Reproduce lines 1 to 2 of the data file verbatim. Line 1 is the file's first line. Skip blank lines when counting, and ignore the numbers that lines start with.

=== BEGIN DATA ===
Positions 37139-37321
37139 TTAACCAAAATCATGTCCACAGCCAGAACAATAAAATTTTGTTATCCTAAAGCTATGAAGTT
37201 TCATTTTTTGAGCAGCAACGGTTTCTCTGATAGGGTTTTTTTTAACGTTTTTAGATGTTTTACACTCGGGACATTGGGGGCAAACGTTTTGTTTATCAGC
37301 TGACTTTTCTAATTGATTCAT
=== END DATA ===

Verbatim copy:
Positions 37139-37321
37139 TTAACCAAAATCATGTCCACAGCCAGAACAATAAAATTTTGTTATCCTAAAGCTATGAAGTT